fig02.jpg

So far, we have built data from an expression tree. Now, the query can be executed in two ways, either by implementing the GetEnumerator method (defined in the IEnumerable interface) in the Query class, (which inherits from IQueryable); or it can be executed by the LINQ runtime directly.

In either case, the IQueryProvider.Execute method is called. The GetEnumerator method calls it when the query is used inside an iterator (e.g. using foreach). In this case, IQueryProvider.Execute has to be called from within GetEnumerator manually.

Alternatively, when query.Single<anyObject> or query.First<anyobject> is invoked, IQueryProvider.Execute is called from the LINQ runtime, with a specific object type. Since IQueryable does not have such method defined in it, we need to create an interface and delegate the call to our version of the method.

In the LINQ.Flickr project I have created an interface called IPhotoList, which defines a Single method that returns a single photo object from the collection. For example, we may need to query a single photo based on a particular photo ID. The corresponding query will look like the following:

The Single method lets the runtime call the Execute method directly with a Photo type. We must implement a mechanism in IQueryProvider.Execute that delegates that to our version of the Single method. Therefore, we need the following code in IQueryProvider.Execute:

Basically, it compares the called method with our implemented method and invokes it to get the result.

Expression processing

As we have seen, the starting point of Expression is MethodCallExpression, which is branched into a ConstantExpression that points to the Query class itself; and the expression for the query.

Each query is then divided into expressions. To make it clearer, let's consider the following code:

Figure 3: Expression tree for the previous query

fig03.jpg

Let's examine the expression at different steps for the above query:

Note that when Binary expression type is Equal, the tree can further branch into unary and then constant expressions. This happens if enum comparison and variable cast are used in the query. Also, a property/local variable can be used in an expression for comparison. In that case, we have to check if the expression is a member access or not. If so, then we have to further process the expression unless a constant expression is found, in order to get the value out of it.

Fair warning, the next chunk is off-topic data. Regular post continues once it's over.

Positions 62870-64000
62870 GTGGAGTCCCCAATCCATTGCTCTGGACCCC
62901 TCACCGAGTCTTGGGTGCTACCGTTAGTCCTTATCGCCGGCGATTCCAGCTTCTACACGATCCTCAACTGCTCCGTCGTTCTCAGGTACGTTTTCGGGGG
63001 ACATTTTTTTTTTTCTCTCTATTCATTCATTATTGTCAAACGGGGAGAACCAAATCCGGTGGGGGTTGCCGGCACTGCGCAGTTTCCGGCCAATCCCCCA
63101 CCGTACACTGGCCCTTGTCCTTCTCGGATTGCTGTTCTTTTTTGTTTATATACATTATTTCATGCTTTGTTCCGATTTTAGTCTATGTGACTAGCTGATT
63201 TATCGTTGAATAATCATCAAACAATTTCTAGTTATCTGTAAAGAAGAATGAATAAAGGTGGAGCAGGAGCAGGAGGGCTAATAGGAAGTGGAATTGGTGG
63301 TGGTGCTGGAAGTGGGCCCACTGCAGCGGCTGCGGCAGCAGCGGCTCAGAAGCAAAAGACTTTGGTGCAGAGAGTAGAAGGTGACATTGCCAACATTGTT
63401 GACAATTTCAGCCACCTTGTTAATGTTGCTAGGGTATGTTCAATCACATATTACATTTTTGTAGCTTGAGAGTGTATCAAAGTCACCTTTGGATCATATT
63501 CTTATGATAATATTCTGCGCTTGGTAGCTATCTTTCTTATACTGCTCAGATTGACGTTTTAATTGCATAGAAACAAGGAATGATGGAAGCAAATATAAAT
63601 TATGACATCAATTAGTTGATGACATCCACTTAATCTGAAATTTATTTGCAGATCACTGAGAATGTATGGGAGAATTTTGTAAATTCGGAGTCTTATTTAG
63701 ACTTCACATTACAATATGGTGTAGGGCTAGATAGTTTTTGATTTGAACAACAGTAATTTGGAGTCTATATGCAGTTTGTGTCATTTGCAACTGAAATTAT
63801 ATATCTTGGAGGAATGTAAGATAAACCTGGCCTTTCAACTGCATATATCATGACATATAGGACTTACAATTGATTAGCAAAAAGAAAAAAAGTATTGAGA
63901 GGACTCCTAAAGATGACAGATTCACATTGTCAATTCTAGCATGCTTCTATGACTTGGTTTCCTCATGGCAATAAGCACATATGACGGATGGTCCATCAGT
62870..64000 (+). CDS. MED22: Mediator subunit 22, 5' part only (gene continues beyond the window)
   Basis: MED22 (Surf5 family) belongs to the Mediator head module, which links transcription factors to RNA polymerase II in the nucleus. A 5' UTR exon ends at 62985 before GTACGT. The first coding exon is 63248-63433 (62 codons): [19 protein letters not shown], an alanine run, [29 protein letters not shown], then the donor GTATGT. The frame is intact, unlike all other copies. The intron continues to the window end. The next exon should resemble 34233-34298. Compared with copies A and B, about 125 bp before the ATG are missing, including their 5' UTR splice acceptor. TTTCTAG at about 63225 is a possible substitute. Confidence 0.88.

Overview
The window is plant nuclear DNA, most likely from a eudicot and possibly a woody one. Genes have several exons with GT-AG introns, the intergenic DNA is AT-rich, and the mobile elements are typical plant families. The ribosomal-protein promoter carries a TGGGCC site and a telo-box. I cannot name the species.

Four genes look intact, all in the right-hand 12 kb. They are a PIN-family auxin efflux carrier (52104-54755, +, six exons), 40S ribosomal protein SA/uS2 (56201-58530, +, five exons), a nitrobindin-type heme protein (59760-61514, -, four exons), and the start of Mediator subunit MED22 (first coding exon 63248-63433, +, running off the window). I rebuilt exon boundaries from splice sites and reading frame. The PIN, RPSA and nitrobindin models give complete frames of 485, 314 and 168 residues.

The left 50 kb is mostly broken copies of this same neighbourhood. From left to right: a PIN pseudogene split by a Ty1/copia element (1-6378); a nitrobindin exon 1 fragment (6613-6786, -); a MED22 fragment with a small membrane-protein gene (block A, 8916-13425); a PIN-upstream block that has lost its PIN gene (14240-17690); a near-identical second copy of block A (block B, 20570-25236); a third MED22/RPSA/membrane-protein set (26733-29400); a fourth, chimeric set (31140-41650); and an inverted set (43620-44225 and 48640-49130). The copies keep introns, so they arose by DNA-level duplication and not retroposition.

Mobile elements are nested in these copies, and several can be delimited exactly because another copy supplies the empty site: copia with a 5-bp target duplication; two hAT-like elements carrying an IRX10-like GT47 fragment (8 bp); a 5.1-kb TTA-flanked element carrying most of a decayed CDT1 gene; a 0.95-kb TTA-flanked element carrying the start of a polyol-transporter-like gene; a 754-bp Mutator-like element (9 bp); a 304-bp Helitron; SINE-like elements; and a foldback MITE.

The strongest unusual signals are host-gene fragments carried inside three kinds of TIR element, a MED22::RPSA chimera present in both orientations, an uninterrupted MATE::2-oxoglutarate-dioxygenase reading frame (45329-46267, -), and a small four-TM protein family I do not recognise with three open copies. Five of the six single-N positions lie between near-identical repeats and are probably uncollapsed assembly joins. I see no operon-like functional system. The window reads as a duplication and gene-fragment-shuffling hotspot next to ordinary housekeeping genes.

The following snippet shows how to find a ConstantExpression from a MemberAccessExpression:

Finally, the filter object should be reflected to find the property of the filtered object for which the comparison is made. If there is a valid match, then the value is set to the filter object's property, which will be queried back to data store. A similar code snippet for that will be:

The following snippet shows how to get the name of the property for which the comparison is made in a BinaryExpression:

In the above code, expression is the instance of the BinaryExpression class.

Summary

This article has shown the basics of creating a LINQ provider. It briefly showed how the creation and execution of an expression is carried out and how expressions can be parsed while building a custom provider. As said earlier, the examples are taken from my LINQ.Flickr project at CodePlex. Feel free to download it from here: www.codeplex.com/linqflickr and give it a try!

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About Mehfuz Hossain

Passionate about cutting edge technologies and a .net enthusiast. He played role in variety of products starting from University automation to web 2.0 start-page (www.pageflakes.com). Currently, working at Telerik Inc (www.telerik.com), the premium rad control provider for asp.net and winforms. He i...

This author has published 2 articles on DotNetSlackers. View other articles or the complete profile here.

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Discussion


Subject Author Date
placeholder Great Article!!! Kazi Manzur Rashid 11/10/2007 4:53 PM
RE: Great Article!!! Mehfuz Hossain 11/10/2007 10:15 PM
placeholder RE: RE: Great Article!!! Sonu Kapoor 11/11/2007 11:27 PM
RE: RE: RE: Great Article!!! Sonu Kapoor 11/11/2007 11:28 PM
placeholder RE: RE: RE: RE: Great Article!!! Mehfuz Hossain 11/12/2007 12:33 AM